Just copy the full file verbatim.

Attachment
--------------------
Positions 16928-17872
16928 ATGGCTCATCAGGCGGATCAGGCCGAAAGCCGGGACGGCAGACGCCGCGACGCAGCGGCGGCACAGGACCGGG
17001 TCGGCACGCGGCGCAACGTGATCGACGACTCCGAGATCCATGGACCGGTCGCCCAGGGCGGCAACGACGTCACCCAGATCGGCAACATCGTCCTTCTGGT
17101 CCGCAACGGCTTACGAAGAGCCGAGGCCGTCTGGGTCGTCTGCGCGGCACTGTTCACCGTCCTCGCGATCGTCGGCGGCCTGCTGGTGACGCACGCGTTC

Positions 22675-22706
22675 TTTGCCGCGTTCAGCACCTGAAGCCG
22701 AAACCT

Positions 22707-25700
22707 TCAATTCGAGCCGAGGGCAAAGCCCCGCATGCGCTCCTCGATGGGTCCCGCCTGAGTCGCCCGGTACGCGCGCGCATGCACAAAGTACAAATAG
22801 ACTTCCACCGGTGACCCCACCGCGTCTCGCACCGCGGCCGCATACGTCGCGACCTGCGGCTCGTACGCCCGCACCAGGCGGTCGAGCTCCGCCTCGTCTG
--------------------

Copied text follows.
Positions 16928-17872
16928 ATGGCTCATCAGGCGGATCAGGCCGAAAGCCGGGACGGCAGACGCCGCGACGCAGCGGCGGCACAGGACCGGG
17001 TCGGCACGCGGCGCAACGTGATCGACGACTCCGAGATCCATGGACCGGTCGCCCAGGGCGGCAACGACGTCACCCAGATCGGCAACATCGTCCTTCTGGT
17101 CCGCAACGGCTTACGAAGAGCCGAGGCCGTCTGGGTCGTCTGCGCGGCACTGTTCACCGTCCTCGCGATCGTCGGCGGCCTGCTGGTGACGCACGCGTTC

Positions 22675-22706
22675 TTTGCCGCGTTCAGCACCTGAAGCCG
22701 AAACCT

Positions 22707-25700
22707 TCAATTCGAGCCGAGGGCAAAGCCCCGCATGCGCTCCTCGATGGGTCCCGCCTGAGTCGCCCGGTACGCGCGCGCATGCACAAAGTACAAATAG
22801 ACTTCCACCGGTGACCCCACCGCGTCTCGCACCGCGGCCGCATACGTCGCGACCTGCGGCTCGTACGCCCGCACCAGGCGGTCGAGCTCCGCCTCGTCTG